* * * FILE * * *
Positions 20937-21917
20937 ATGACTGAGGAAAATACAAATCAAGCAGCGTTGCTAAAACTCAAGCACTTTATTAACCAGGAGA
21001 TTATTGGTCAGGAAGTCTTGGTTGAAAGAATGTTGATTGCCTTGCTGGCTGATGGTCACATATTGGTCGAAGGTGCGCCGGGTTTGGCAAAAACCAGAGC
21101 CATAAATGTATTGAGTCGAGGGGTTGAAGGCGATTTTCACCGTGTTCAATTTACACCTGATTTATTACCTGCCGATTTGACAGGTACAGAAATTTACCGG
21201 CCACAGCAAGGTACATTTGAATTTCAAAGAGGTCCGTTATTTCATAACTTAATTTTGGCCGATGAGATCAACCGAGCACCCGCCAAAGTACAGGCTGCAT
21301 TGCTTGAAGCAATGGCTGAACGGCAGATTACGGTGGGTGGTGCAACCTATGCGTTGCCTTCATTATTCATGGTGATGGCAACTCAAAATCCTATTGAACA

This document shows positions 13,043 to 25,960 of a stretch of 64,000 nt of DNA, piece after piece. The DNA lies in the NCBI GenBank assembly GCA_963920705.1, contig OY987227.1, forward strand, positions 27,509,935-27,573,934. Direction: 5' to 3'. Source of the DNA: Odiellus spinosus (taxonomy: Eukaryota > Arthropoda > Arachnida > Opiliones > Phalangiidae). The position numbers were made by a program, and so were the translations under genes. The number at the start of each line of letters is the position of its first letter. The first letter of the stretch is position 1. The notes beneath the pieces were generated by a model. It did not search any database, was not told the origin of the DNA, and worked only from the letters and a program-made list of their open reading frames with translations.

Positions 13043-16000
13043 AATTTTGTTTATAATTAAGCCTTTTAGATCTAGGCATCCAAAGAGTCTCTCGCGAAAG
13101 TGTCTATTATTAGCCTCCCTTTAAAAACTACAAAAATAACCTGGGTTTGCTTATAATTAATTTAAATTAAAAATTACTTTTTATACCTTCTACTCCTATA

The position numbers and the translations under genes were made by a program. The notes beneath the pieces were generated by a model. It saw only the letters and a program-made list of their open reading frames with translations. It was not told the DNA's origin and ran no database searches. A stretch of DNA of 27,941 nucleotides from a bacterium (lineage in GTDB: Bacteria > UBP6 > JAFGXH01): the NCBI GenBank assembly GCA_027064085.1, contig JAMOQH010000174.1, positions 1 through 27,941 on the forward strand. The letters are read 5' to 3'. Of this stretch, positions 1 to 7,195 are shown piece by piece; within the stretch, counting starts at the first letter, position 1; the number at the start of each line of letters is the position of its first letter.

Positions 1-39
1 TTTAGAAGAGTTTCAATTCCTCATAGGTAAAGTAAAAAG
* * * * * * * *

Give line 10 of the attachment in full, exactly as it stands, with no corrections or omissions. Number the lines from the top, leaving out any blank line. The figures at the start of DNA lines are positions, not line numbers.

13101 TGTCTATTATTAGCCTCCCTTTAAAAACTACAAAAATAACCTGGGTTTGCTTATAATTAATTTAAATTAAAAATTACTTTTTATACCTTCTACTCCTATA